Already ancients used the Latin seclum for people to have taken own stand. With the Latin ordo as an organizing principle, we can comprehend the Novus Ordo Seclorum as A New People Come, where come is the third form, as spoken, written, etc. A new nation has become.

Ordo did not have to denote a linear arrangement, but it also could: moving through territories, Roman military happened to face local people, some in groups for welcome, some in battle formations, more or less as here, in the motion picture ■The Eagle. The people are not new to the Roman, they are Scottish.

We can caption the image:
Se Ordo Caledonicus secludit.

In short, the picture shows the Scottish doing what the Great Seal says Americans have done.

Secludit is the 3rd person singular praesens of secludere, the very verb to derive seclum and seclorum from.

Records on Scottish parliamentarian activity have ■macaronic uses of the form secludit. The uses have were practiced throughout Europe then. The Scottish parliament was expected to prevent separation: Newir to be separatit nor secludit — the search field has more.
■The Acts of the Parliaments of Scotland, Volume 4
■The Acts of the Parliaments of Scotland, 1424-1707

We might wonder, why Mr. Thomson did not use the word populus, if he meant people?

Paths have happened to diverge, for word sense and etymology. Today, we derive the words equal as well as adequate from the Latin aequus. In practice, adequate remuneration may not mean equal money, and equal money might be inadequate for jobs of different specifics.

We derive the form of the word people from the Latin populus. However, the sense of the ancient populus did not connote nationality or citizenship. The word often referred to laying waste or degrading.

■Perpopulor meant to devastate, pillage. ■Populabilis was close in meaning to destructible. Senatus populusque Romanus remains associated with practices adverse to Christians.

Ancient Romans did not have much sentiment for nationality. Their culture favored status, and that beyond people’s rights. The Roman ■civitas gave origin to the word civilian, but the sense was inseparable from the city of Rome. Well, and the city was not as much or often a republic, as a practice at pretending a liberal government.

The law of the civitas had words as ■aerarius and ■aerarium, for residents who had to pay tax, but were not allowed to vote or hold offices. The conditions were actually military regime, and made business difficult, giving no sense of national identity to the people at large. Without legal rationale, Caesars were able effectively to give death verdicts among any people within the military range.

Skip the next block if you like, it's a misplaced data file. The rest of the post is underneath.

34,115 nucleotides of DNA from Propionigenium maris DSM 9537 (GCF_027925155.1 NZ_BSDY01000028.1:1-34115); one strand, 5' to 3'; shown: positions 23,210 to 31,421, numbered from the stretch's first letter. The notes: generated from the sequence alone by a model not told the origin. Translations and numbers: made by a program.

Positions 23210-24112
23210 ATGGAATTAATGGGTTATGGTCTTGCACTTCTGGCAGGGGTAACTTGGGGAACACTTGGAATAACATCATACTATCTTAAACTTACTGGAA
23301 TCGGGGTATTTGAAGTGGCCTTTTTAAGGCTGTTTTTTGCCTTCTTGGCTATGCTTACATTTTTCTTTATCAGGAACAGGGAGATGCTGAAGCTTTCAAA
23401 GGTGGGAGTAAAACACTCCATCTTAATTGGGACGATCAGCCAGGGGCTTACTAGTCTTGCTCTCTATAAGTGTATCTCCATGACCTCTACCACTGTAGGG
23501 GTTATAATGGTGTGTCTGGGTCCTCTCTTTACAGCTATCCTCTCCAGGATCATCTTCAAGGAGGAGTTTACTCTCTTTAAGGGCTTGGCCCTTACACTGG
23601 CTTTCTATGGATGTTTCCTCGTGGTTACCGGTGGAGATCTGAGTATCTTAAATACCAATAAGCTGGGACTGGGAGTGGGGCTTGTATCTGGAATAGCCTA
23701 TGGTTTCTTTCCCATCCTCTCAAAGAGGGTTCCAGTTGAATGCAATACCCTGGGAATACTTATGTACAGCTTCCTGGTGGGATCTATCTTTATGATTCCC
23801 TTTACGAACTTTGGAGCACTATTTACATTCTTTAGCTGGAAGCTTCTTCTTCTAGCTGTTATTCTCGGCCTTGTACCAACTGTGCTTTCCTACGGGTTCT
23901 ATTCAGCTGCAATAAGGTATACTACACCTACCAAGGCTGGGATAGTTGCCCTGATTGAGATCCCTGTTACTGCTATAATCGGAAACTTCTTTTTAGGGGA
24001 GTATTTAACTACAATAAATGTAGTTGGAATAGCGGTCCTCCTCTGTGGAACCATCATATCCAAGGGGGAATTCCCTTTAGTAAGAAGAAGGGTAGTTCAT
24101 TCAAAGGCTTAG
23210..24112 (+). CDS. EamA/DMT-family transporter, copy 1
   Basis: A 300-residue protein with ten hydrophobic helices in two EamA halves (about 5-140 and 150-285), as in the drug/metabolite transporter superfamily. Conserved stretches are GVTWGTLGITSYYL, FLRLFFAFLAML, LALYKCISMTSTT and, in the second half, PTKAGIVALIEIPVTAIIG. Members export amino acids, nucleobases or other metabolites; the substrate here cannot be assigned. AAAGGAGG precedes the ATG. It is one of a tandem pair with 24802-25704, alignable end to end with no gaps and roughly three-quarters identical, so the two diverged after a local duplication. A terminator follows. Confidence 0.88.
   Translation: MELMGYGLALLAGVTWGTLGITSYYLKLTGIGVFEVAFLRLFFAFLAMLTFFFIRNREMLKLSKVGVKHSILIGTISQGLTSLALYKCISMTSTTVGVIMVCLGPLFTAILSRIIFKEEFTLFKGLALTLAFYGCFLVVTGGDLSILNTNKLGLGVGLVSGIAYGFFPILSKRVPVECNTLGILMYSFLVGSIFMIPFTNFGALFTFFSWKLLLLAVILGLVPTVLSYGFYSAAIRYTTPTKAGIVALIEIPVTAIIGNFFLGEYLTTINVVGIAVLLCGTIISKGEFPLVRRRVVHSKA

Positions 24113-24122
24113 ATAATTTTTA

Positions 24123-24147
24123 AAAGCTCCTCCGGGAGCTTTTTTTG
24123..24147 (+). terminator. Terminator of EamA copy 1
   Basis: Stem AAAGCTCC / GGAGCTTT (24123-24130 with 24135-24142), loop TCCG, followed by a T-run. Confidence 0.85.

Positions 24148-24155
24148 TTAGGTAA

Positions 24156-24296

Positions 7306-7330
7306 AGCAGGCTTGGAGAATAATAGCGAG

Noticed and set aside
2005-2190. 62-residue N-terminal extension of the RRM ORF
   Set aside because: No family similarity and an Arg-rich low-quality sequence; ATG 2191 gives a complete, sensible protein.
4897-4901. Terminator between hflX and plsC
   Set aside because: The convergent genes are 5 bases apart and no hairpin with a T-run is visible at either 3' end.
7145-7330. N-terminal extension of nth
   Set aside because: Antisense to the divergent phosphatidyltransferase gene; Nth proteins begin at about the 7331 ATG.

The word ■ordo had a dignified sense, and the Seal does not follow Imperial Latin:
Out of many, one;
Favor to the endeavor,
A new people come.

Charles Thomson proved that if there are no linguistic means ready, the human is able to form new language uses. “The instance is without a precedent; the case never existed before”, wrote Thomas Paine about America in 1776.

The people who went to war for a new country then had not been all born in America, and some of those who had been, did not have the citizen or civilian status, because of policies by George III. However, to reflect on nationality: place of birth does not in itself provide for values in common, and all nations are in fact ordines seclorum, where various people of various walks of life — secla — have a preferred recognition — here a national ordo. Importantly I think, you could tell such a motto also to a child: the new people had a future, and you couldn’t need to be 18 or 19 to become citizen.

Well, and sibyls were women with word play at hand.

Feel welcome to read about saying the Seal Latin,
The Latin demeanor.

■This text is also available in Polish.


[1] Facsimile of Cahrles Thomson’s handwritten ■Report.
[2] Wikipedia, ■Novus Ordo Seclorum.
[3] Bryce, A. Hamilton. 1894. The Works of Virgil, A Literal Translation. London: George Bell. ■Internet Archive.
[4] Wikipedia, Marcus Tullius Cicero, legacy. See ■screenshot / live page.
[5] Wikipedia, Marcus Tullius Cicero, ■Opposition to Mark Antony and death.


The world may never have seen her original handwriting, if her skill was taken for supernatural. Feel welcome to Poems by Emily Dickinson prepared for print by Teresa Pelka: thematic stanzas, notes on the Greek and Latin inspiration, the correlative with Webster 1828, and the Aristotelian motif, Things perpetual — these are not in time, but in eternity.
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Świat może i nigdy nie widział jej oryginalnego pisma, jeśli jej umiejętność została wzięta za nadnaturalną. Zapraszam do Wierszy Emilii Dickinson w przekładzie Teresy Pelka: zwrotka tematyczna, notki o inspiracji greką i łaciną, korelacie z Websterem 1828 oraz wątku arystotelesowskim, Rzecz perpetualna — ta nie zasadza się na czasie, ale na wieczności.